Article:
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04-25-2012, 06:38 PM
Join Date: Nov 2006
Originally Posted by
I mentioned the Asian qualification twice already, yes. What is your point though? Have you seen that Japanese team play, have you followed the Korean NT? What makes you think that South Korea isn't worse than Japan?
Both Japan and Korea get their players from the Asia League. If you follow the Asia League at all you would know the Korean teams have been getting better and better every year. Yes, while the Japanese teams still dominate, the Korean teams were actually competitive with them this season. Likewise, the Korean national team continues to be more and more competitive and by 2018 I would not be surprised at all if Japan and Korea were of equal strengths - perhaps Korea will even be stronger! It is impossible to know.
Just take a look at their record and you'll see that they're worse.
I'm not sure what the argument is even about anymore. Korea is still having blowouts against Japan and Italy. What more proof exactly do you want?
Records are evidence of how they played in the PAST. We're talking about the present and future here. The Korean national team was barely staying in Div II less than a decade ago, comparable to the likes of China and North Korea. Now we are comparing them to Japan and Italy - what more proof exactly do you want?
Also, taking one game and saying they are always getting blown out is ridiculous. NHL teams get blown out all the time, yet they come right back and win the next time the same teams meet. Teams can have off days. One game is not a good enough example size to determine that Italy is so much superior to South Korea.
Italy had a decent team in the 90s, they had a decent team in the previous decade and they still have a semi-decent team now. The same applies to the Japanese side.
And I'm not arguing against this at all. I'm saying Korea is getting better, not that those nations are getting worse. Although Italy's team in the Olympics was by far better than what they normally have.
No one's talking about winning medals. Most teams in the competition realistically don't have a chance at winning a medal.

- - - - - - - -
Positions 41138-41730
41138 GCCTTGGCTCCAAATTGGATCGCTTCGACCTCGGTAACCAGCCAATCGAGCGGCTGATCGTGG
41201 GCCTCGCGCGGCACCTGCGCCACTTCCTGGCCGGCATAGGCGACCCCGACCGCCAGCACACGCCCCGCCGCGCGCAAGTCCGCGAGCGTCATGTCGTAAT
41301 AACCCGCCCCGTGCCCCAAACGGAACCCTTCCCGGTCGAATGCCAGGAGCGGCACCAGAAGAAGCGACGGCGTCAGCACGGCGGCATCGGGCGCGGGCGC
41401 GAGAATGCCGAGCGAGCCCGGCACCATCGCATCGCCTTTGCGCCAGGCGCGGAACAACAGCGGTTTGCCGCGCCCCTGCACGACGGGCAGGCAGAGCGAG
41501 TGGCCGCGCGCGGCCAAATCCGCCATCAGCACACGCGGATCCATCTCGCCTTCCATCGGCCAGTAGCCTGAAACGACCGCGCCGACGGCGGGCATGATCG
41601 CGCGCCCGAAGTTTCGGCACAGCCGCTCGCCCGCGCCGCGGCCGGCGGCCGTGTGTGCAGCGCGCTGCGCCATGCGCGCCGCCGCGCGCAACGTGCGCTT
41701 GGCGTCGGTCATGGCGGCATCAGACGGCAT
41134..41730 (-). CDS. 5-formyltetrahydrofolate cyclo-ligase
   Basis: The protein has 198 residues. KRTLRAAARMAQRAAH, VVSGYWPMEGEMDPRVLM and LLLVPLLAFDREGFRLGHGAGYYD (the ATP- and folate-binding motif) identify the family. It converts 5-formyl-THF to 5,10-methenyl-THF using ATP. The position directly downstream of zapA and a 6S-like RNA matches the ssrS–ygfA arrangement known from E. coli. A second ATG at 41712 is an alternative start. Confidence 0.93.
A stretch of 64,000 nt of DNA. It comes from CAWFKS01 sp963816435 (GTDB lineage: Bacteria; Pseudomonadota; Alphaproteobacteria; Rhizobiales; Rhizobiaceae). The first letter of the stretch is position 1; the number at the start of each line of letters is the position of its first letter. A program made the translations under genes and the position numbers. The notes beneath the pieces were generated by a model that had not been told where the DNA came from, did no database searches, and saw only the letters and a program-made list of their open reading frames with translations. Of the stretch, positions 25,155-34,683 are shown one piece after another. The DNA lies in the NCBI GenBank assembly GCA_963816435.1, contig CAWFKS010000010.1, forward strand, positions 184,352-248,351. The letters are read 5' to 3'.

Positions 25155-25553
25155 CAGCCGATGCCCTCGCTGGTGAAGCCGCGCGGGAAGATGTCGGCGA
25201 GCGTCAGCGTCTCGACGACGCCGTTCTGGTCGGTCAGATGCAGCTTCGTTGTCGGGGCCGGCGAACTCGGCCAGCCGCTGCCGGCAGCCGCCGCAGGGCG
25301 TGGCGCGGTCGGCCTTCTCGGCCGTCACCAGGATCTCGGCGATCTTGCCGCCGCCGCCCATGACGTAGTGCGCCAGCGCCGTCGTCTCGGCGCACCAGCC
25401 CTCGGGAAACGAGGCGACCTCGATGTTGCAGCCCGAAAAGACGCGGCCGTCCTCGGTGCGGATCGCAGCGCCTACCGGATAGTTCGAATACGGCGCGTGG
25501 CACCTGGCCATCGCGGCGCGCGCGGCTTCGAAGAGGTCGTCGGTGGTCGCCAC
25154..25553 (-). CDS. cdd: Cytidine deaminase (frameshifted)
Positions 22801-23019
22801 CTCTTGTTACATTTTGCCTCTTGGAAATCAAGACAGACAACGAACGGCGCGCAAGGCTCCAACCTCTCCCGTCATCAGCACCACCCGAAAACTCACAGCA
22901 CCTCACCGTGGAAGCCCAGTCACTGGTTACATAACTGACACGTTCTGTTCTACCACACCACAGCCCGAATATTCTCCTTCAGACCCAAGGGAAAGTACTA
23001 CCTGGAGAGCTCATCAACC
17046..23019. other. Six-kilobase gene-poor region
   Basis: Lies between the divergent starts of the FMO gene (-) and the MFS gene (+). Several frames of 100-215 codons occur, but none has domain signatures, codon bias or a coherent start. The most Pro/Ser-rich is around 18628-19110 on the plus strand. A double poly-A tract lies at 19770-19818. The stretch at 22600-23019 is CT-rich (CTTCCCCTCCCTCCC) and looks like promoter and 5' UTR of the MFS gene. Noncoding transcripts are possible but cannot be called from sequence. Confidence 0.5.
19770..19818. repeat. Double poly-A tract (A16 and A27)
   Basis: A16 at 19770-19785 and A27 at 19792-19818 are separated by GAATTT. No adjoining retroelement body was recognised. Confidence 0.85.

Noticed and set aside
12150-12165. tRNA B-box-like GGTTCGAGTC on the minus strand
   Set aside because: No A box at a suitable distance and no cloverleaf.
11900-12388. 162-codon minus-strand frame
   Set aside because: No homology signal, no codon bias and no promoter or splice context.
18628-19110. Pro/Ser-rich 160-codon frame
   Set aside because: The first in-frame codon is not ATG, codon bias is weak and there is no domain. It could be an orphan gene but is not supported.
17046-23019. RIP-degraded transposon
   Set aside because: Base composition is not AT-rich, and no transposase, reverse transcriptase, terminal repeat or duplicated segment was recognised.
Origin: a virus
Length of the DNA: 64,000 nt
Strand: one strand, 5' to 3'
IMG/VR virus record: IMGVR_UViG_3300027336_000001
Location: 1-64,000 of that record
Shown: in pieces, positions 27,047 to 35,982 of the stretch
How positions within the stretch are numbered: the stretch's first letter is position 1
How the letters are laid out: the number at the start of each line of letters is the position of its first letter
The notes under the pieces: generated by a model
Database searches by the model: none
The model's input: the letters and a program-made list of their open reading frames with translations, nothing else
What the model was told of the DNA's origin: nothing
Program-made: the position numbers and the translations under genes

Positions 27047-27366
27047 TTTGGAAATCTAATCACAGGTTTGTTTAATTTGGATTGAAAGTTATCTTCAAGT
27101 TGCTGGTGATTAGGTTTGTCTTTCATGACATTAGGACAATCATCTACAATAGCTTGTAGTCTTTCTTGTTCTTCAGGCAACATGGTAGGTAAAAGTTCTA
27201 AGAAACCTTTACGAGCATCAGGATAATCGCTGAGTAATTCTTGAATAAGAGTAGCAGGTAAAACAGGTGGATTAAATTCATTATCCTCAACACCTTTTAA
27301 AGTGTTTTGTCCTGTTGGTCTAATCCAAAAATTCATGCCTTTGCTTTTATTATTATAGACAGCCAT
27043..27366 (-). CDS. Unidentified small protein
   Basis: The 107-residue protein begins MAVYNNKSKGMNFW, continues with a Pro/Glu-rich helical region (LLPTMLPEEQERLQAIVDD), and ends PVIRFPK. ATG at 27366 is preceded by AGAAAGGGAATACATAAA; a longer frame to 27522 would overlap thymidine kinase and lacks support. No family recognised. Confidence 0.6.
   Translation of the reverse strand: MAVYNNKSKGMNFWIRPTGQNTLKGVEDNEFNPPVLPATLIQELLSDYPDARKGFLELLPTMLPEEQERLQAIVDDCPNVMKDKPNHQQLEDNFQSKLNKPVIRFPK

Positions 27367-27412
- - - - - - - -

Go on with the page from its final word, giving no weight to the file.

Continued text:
What I'm saying is that they have no chance of getting a single point in the tournament. It's like sending a U-18 or a women's team in. They're basically not a part of the competition.
If most teams don't have a realistic shot, maybe it should only be a 6 team tournament then. The hosts are given automatic entry as a way to promote the game locally through the massive media exposure of the Olympics and provide a connection to the host nation. Asia is a very valuable market with great hockey potential for the IIHF - they would be foolish not to allow Korea to participate.
a) it makes their games unwatchable, so the tournament is less interesting overall;
b) it is unfair towards the teams in the other group that would have to play 1 full competitive match more than the teams in the Korean group;
c) it's unfair towards the teams that won't make the tournament (there are chances that teams like Slovakia, Norway, Denmark, Belarus, Latvia, Germany would all have to play a pre-qualification entry tournament and there are only 3 spots available, if the system stays the same until 2018).
I thought the same about Italy before 2006, yet they surprisingly had decent results. Point is, you don't know what their roster will look like. They can naturalize foreigners like Italy did as well.
That's another issue. Technically they have an automatic berth and that's another argument, we can argue about that, just don't compare them to Japan or Italy - such comparison is invalid, which is the point I'm trying to make here.
And why not? Japan and Korea are now both Div IA nations. Italy might be too after the WC. Your argument is ridiculous.
"He identifies with" are the key words here. Getting some random Canadians is just plain stupid. Let's just send the Canadian B team then and tell them to play with the Korean shirts. Getting players of Korean descent is perfectly fine.
They can't just grab a bunch of random Canadians, they have to have Korean citizenship, and at least 2 years of play in Korea.
There is nothing about "descent" in the rules.
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